How to Bridge the Ransomware Security Gap

It’s hard to believe how far ransomware has come since its inception in the early 1980s. Today’s big-game ransomware attacks – threatening everything from critical infrastructure, large corporations, hospitals and schools – can be traced back to a British doctor who shocked AIDS researchers with a bootloader virus (delivered on floppy disks) that could destroy their Computer locked and demanded checkout. Since then, attacks and targets have grown in size and sophistication.

According to recent reports, ransomware attacks increased by 80% in the first half of 2022 compared to the first half of 2021. Today’s attackers break into networks, spend time enumerating and educating victims, and plant ransomware on as many devices as possible, then deploy it to run and encrypt it simultaneously. The effects can be devastating and costly, as evidenced by incidents such as the Colonial Pipeline episode.

Evil actors have also moved away from traditional single blackmail attacks and have progressed to double and triple blackmail attacks. In a double ransom attack, hackers not only encrypt data, but steal it and hold it for ransom. They also steal partner and consumer data or perform a DDoS against services in a triple racketeering attack.

Many midsize organizations struggle to understand the layers of security required to build an impressive defense. Although email is still a common threat vector, the routes of a ransomware attack can vary greatly. To address these challenges, let’s examine the elements required to close the ransomware vulnerability faced by many organizations.

The first is easy – patching. Updating enterprise software, especially on publicly accessible resources such as web applications or web servers, is vital. In most cases, attackers simply exploit legacy vulnerabilities (there are few true zero-day ransomware vulnerabilities). But for IT admins running a hybrid organization with availability requirements, patching can present a serious challenge.

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Next, implement strong password practices. There’s an old adage in cybersecurity: “Hackers don’t break in; they log in.” Most often, an attacker will use stolen credentials obtained from a phishing email or found on the dark web. This allows the attacker to gain access to an organization’s root directory and rise through the ranks. Strong passwords are generally long and random (32 characters). Password managers make users’ lives easier by not only creating and storing complex passwords, but also reducing the storage load to just a single master password.

However, relying on passwords alone is weak protection. This is where multi-factor authentication (MFA) comes into play. MFA is a much stronger way to validate users’ trusted identities. A password is just a factor or type of token; Users can also have a biometric as a token, or a certificate as a token image, etc. Anyone attempting to access a corporate network must meet two of these factors. Every single factor can be broken without allowing unauthorized access.

Backup is also crucial for protection against ransomware. When a company can recover encrypted files from a backup, it eliminates the threat of a ransomware attack with one-time extortion. It’s also a best practice for disaster recovery. But there are nuances to approaching backups as part of a ransomware mitigation strategy. Attackers often target backup services and disable them before attacking. Therefore, companies should practice what is known as 3-to-2 backup, where backups are sent to multiple sources or services. It is also advisable to backup a copy of critical data offline.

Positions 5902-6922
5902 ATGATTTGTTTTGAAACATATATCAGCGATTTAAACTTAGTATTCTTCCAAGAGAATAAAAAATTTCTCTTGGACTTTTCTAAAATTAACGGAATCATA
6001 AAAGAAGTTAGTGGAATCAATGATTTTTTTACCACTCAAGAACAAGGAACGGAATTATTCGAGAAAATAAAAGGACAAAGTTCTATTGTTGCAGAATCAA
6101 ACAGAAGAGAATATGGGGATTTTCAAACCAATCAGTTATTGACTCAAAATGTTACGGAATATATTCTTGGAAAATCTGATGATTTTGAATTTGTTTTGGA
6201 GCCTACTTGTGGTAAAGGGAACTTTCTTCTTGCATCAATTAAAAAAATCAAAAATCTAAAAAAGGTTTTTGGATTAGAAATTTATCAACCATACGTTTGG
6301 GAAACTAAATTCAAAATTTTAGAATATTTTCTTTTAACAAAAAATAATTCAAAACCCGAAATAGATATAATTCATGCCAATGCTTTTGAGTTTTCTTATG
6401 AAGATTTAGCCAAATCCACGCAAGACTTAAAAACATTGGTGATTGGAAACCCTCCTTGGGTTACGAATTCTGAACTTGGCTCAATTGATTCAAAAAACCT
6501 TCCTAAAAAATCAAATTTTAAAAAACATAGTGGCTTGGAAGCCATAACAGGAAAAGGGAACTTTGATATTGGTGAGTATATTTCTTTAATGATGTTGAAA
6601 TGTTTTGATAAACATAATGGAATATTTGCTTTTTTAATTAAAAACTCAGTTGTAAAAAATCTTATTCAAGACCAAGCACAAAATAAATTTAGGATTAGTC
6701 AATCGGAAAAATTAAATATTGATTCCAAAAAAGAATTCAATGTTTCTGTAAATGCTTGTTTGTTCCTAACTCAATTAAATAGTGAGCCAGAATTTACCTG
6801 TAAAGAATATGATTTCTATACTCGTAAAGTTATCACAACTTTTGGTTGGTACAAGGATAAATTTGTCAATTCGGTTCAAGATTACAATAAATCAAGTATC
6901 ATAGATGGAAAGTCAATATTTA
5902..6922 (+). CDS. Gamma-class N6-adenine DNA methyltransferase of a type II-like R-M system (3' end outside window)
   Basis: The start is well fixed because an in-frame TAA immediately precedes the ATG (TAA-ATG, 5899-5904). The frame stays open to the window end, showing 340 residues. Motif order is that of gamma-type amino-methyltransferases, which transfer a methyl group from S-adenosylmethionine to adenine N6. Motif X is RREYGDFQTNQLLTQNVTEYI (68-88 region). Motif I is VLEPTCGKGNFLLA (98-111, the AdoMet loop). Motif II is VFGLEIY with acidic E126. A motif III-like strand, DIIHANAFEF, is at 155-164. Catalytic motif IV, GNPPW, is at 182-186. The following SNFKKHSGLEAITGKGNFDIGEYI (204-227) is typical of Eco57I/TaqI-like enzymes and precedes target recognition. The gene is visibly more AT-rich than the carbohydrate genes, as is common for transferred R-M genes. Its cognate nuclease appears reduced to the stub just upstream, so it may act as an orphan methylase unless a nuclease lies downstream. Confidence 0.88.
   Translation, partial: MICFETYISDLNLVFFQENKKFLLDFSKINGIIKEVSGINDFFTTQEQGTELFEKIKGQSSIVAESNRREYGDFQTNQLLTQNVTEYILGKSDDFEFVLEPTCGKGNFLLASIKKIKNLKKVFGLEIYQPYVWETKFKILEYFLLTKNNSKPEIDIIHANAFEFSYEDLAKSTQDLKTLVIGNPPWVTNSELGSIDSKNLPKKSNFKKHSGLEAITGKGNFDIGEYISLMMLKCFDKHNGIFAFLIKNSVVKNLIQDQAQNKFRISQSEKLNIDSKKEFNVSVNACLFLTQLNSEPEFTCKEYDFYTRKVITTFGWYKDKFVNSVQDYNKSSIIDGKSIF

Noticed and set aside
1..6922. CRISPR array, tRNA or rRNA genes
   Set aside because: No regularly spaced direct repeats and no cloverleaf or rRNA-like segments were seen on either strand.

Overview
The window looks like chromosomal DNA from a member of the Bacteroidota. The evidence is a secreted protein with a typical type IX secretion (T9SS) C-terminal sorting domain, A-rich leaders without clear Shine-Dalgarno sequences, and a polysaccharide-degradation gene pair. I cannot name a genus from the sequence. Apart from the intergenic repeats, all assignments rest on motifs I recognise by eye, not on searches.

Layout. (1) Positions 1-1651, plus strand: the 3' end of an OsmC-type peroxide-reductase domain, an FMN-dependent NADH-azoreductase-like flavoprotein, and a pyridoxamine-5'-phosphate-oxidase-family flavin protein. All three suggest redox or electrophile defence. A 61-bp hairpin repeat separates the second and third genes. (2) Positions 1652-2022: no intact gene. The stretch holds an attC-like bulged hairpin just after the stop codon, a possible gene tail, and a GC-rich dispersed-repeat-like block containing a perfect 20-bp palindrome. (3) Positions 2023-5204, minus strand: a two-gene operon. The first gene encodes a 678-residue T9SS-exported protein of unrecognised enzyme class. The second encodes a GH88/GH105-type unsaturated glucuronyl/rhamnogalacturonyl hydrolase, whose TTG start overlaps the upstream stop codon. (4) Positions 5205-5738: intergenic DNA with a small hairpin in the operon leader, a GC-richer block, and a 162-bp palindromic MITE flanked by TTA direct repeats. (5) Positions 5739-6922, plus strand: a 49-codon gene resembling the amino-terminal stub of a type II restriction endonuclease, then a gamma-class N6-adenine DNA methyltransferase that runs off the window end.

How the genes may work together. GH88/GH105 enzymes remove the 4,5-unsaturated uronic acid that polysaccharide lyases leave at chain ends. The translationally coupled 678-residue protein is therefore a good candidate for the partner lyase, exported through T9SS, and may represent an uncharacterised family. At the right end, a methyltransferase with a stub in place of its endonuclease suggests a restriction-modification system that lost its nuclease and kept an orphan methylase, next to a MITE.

Advanced malware prevention is also essential for strong ransomware defenses. For the past few decades, malware detection and prevention has been based mostly on signatures—or patterns and specific files. This approach is reactive. When an attacker releases some type of new malware — let’s say it’s ransomware — the signature-based antivirus analyzes it, checks if it’s bad, and looks for a unique pattern, whether it’s a hash for the file or something else. Then a rule is created to match and further identify that file. But today’s malware has become very evasive and multifaceted (WannaCry, for example, can have thousands of versions). In fact, according to recent research, nearly 80% of malware evades signature-based detection. Advanced malware detection uses machine learning algorithms and behavioral detection to stop zero-day malware (which is often used to gain access to a system and then delete ransomware).

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Another useful strategy is to use Endpoint Detection and Response (EDR). New “living off the land” techniques hijack legitimate parts of an operating system (like Windows PowerShell) to give attackers access and launch malware directly into a legitimate process without the need for malware files. To intercept this type of attack, you need to monitor memory, processes running, and look for things like DLL or process injection. EDR solutions examine post-execution activity and anomalies to identify and remediate attacks.

Finally, organizations must not overlook the value of end user education, because even the most robust security strategy is only as strong as its weakest link. Phishing and spear phishing are common vectors for ransomware, so organizations need to ensure every user knows the basics of email security and understands how spear phishing works.

The risks posed by ransomware are just part of the increasingly complex cybersecurity landscape. While no single solution can stop ransomware attacks, a multi-layered defense (including network perimeter, MFA, and endpoint) can ultimately make organizations more secure.

Copyright © 2022 IDG Communications, Inc.

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